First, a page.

Best way to model per-resource/per-relation authorization

Hi all,

In our backend service, we have authenticated APIs that will perform some actions on a given entity. That entity E has different types of relations with a user (e.g. OWNER, REPRESENTER, etc). So, for example, user Alice might OWN entity E1 and REPRESENT E2, meanwhile user Bob might OWN E2.

We are trying to figure it out what is the best way to model the authorization checks for those entities, based on Auth0 roles and permissions and on those relations. Let’s say that both relations above would authorize the same action on the resource (e.g. entity:manage). We can think of two approaches:

  1. We have a single permission entity:manage, that both roles OWNER and REPRESENTER have. When a user is authenticated, we check if it has the entity:manage permission and, if yes, we check the set of all entities it has access, based on its role(s). If the user has role OWNER, we take all entities with relation owned-by with that user. Similarly if the user has role REPRESENTER.
  2. We have specific permissions tailored for those relations, like: entity:manage:owned-by and entity:manage:represented-by. An OWNER would have the former and a REPRESENTER the latter. So, upon authenticating an user, we can check the entities it has access to based solely on the permission(s) them have, not having to look for the role.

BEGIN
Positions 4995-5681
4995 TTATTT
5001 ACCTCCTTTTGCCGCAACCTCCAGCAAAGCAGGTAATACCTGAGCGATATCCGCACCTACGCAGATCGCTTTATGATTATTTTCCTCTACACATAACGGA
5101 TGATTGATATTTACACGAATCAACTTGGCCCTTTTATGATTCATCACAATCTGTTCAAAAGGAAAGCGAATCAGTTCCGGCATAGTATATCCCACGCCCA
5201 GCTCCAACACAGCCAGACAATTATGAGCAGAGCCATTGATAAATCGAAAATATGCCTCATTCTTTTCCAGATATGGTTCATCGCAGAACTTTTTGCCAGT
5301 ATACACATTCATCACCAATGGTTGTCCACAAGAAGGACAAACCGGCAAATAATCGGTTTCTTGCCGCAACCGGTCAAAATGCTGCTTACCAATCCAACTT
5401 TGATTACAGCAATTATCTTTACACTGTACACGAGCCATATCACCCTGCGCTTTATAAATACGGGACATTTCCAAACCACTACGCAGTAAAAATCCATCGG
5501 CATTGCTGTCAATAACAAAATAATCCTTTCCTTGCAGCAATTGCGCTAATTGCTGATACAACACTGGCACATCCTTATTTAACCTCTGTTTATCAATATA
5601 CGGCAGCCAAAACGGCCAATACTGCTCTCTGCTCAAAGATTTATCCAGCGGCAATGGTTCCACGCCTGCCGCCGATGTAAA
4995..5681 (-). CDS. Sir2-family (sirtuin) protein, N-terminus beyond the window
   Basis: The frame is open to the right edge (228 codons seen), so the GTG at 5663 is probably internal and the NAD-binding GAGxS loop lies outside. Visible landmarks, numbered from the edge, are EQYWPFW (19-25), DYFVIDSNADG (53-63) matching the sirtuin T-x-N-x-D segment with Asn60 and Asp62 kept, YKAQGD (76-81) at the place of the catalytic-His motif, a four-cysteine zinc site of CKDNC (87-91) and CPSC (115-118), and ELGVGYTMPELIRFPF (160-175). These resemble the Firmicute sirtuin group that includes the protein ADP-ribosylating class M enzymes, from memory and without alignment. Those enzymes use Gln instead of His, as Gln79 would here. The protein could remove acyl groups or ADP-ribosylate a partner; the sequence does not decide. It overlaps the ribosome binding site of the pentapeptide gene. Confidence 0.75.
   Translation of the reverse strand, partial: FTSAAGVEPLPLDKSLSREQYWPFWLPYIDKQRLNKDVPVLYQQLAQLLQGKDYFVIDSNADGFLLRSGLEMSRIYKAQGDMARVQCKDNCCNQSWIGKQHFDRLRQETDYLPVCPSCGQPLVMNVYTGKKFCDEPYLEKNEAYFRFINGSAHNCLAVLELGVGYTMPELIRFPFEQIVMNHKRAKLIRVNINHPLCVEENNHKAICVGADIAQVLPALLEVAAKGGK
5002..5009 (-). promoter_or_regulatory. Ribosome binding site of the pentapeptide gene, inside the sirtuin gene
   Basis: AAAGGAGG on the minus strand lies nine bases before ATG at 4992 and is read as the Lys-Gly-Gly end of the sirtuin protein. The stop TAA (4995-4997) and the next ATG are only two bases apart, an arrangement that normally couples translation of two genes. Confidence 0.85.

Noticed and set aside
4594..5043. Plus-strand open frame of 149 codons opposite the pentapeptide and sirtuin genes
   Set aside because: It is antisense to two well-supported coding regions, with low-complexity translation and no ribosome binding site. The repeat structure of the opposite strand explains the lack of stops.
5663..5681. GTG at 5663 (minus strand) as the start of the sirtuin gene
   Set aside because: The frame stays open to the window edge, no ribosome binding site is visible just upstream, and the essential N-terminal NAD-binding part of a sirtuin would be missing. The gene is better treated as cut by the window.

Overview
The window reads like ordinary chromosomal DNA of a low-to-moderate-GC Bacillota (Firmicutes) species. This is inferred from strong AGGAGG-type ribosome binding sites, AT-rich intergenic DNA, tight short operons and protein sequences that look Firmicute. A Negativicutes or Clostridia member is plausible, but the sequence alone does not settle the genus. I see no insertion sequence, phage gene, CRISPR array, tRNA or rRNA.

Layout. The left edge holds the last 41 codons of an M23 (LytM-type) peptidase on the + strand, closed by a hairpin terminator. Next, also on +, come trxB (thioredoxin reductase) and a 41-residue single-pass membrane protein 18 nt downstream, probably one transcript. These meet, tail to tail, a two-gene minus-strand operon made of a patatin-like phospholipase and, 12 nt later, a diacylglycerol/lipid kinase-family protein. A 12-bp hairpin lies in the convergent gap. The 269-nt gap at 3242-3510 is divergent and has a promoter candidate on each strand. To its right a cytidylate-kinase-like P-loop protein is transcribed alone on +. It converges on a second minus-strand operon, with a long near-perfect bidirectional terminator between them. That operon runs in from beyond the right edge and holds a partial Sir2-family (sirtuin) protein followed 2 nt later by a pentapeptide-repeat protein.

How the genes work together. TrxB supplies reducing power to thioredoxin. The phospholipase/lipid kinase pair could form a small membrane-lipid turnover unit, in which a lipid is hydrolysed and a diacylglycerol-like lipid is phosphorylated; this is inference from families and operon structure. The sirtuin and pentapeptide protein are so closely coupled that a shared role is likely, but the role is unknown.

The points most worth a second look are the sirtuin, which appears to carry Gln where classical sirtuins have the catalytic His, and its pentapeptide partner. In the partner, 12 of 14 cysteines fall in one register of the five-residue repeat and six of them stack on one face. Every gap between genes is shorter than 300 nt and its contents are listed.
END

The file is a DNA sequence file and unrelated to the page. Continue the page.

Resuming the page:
Right now, there is a high correlation between those specific permissions described on #2 and the roles that would have those permissions. We are still not sure if that would hold for the future, although we don’t have a use-case right now for different roles sharing those same, specific permissions.

Is there any obvious choice considering best design practices for such auth logic? Is there anything specifically bad in using the role at application level for narrowing the authorization of specific resources? Or, on the other hand, is there anything inherently wrong in having more specific permissions (that might, at some level, resemble the relation also being expressed in the role)?

Thanks a lot!

Hi Thiago @tcoraini

If I understood correctly your backend resource service needs to know both the role and permission to filter the right subset of data.

Ideally, the resource service should only know about permissions otherwise the benefit of the separation between permissions and roles is diminished. Both approaches in my mind are similar, so I would go for your option 2.

A more general way to solve this would be with what I call resource filters . See
Role assignment with resource filters . In this case your role would be Owner/Representer permission would be manage and filter would be some representation on how to filter the subset of resources for a Owner/Representer/other....

Hope that makes sense. Looks like we have similar use cases :slight_smile:

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